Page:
Mark (mhaithaca) wrote,

Visiting Ein Gedi

The trip to Ein Gedi, a kibbutz town on the shore of the Dead Sea, was just under three hours straight down Route 90. This was not the route suggested by our GPS, which wanted us to go way west, then south on the new major toll highway, then back east. I suspect that's because 90 runs quite close to the Jordanian border along much of its length -- in a few spots, a matter of yards. There are a couple of security checkpoints, though one was unmanned and the soldiers at the other took a quick look at us and waved us through.

Bulgarian Sandwich!Dina's comment that "Kibbutz Resort" was an oxymoron is about right! This is a pretty barebones hotel, similar to a seaside motel in any of a number of shore towns, except this and a nearby youth hostel are it. There's a snack bar off the reception lobby, where we just had lunch after arriving, and the "Bulgarian sandwich" was great. Cheese (similar to feta) and olive spread and tomato spread, grilled like a panini.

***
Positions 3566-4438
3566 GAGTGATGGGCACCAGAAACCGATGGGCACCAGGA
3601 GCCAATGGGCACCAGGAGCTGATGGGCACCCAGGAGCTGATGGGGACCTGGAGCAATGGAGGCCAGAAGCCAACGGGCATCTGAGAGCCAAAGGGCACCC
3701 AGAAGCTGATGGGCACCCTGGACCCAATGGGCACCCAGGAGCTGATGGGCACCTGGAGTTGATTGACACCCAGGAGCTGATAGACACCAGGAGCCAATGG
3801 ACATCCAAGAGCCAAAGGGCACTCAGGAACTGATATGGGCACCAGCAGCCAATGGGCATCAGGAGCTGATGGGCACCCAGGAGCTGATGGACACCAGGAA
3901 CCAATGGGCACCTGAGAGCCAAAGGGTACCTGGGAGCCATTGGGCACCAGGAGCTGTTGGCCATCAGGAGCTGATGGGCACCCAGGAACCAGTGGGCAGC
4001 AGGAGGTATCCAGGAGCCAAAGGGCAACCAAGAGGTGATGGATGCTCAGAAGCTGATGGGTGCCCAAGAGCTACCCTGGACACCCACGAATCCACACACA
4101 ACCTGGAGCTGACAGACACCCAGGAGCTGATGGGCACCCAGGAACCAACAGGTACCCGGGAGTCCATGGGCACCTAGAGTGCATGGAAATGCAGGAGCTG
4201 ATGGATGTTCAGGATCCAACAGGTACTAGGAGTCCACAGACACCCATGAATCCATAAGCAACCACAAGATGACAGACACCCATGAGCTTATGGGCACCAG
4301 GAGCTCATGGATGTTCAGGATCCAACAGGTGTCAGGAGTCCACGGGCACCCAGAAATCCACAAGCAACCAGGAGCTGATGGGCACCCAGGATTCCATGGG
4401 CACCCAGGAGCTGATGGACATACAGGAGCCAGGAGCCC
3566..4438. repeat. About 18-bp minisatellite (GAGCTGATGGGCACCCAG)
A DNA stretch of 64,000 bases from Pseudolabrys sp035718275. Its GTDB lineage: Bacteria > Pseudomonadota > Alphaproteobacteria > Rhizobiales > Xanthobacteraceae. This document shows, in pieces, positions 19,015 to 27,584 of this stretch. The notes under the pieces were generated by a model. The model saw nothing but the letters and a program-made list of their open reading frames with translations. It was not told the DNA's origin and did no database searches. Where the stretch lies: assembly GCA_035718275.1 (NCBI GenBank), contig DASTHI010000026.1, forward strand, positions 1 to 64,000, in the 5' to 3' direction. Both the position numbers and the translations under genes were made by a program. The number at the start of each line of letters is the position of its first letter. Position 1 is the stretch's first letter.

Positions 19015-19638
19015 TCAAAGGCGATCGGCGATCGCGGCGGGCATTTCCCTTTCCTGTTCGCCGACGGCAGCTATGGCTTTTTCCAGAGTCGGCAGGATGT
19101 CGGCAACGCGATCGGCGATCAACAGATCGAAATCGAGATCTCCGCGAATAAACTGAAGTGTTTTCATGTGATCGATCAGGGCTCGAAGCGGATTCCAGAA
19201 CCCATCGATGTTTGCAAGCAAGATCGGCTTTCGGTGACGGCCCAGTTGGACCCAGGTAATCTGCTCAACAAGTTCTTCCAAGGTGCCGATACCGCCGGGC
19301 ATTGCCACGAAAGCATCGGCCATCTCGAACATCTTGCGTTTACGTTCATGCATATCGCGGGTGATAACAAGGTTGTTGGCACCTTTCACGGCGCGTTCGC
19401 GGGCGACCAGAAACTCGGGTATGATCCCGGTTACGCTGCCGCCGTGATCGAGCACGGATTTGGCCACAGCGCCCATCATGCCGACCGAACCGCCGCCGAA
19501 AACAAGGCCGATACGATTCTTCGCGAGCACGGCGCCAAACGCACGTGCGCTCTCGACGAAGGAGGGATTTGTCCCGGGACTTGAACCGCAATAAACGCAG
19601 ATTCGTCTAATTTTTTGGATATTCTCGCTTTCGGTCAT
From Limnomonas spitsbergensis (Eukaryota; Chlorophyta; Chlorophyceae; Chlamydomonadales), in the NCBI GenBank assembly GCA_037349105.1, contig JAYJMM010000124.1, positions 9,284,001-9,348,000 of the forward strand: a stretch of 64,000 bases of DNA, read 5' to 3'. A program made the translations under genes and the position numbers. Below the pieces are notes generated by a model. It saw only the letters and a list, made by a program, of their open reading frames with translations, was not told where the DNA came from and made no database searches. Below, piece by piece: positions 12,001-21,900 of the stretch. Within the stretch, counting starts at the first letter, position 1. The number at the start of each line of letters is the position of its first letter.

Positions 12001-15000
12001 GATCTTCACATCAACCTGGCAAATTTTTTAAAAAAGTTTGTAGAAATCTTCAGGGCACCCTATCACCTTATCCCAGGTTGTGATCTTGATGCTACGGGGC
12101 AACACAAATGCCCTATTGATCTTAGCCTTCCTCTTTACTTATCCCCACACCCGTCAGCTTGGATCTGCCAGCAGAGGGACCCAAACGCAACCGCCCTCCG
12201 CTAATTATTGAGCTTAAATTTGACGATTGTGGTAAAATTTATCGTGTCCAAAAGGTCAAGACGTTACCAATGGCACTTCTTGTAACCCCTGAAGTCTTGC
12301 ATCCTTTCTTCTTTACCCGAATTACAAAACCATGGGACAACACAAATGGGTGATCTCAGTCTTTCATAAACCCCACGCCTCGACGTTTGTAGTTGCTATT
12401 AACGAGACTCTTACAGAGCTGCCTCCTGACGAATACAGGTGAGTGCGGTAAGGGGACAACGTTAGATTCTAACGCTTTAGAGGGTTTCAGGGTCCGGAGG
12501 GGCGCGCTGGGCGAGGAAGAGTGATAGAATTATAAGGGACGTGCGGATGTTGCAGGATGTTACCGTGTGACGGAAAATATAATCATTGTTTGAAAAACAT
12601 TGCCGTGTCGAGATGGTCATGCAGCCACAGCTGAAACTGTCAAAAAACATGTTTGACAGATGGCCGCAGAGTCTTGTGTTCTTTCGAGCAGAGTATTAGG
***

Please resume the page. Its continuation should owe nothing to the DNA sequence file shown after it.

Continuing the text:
We're off to the nature preserve shortly, and then Jeff and I are going to go float in the Dead Sea for a bit.

Back from the Dead Sea! What a remarkable sensation, to be able to float -- not just able, but pretty much unable to do anything else. You can swim, but you can't really dive below the surface without trying really hard. The salinity and mineral content are also such that any open cuts or nicks on your skin are going to reveal themselves sharply. Apparently whatever's been making the back of my neck itch, or at least the scratching I've been doing as a result, means enough abrasions to feel a bit of a burn.

Before that, we hit the nature preserve, which not only had some hiking trails similar to Watkins Glen State Park, but also an ancient synagogue excavation dating back about 1,900 years.
Tags: israel

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